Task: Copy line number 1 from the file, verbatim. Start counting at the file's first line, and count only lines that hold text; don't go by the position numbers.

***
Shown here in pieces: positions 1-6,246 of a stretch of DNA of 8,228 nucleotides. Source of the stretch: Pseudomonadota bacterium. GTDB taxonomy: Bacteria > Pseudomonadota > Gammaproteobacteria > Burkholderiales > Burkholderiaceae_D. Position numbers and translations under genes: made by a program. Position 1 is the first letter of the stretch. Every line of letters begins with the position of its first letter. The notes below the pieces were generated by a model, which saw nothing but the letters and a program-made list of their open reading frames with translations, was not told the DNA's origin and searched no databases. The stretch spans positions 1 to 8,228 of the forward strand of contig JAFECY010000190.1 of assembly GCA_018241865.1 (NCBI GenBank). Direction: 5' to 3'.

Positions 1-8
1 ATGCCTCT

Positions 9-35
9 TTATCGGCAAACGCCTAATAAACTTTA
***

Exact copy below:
Shown here in pieces: positions 1-6,246 of a stretch of DNA of 8,228 nucleotides. Source of the stretch: Pseudomonadota bacterium. GTDB taxonomy: Bacteria > Pseudomonadota > Gammaproteobacteria > Burkholderiales > Burkholderiaceae_D. Position numbers and translations under genes: made by a program. Position 1 is the first letter of the stretch. Every line of letters begins with the position of its first letter. The notes below the pieces were generated by a model, which saw nothing but the letters and a program-made list of their open reading frames with translations, was not told the DNA's origin and searched no databases. The stretch spans positions 1 to 8,228 of the forward strand of contig JAFECY010000190.1 of assembly GCA_018241865.1 (NCBI GenBank). Direction: 5' to 3'.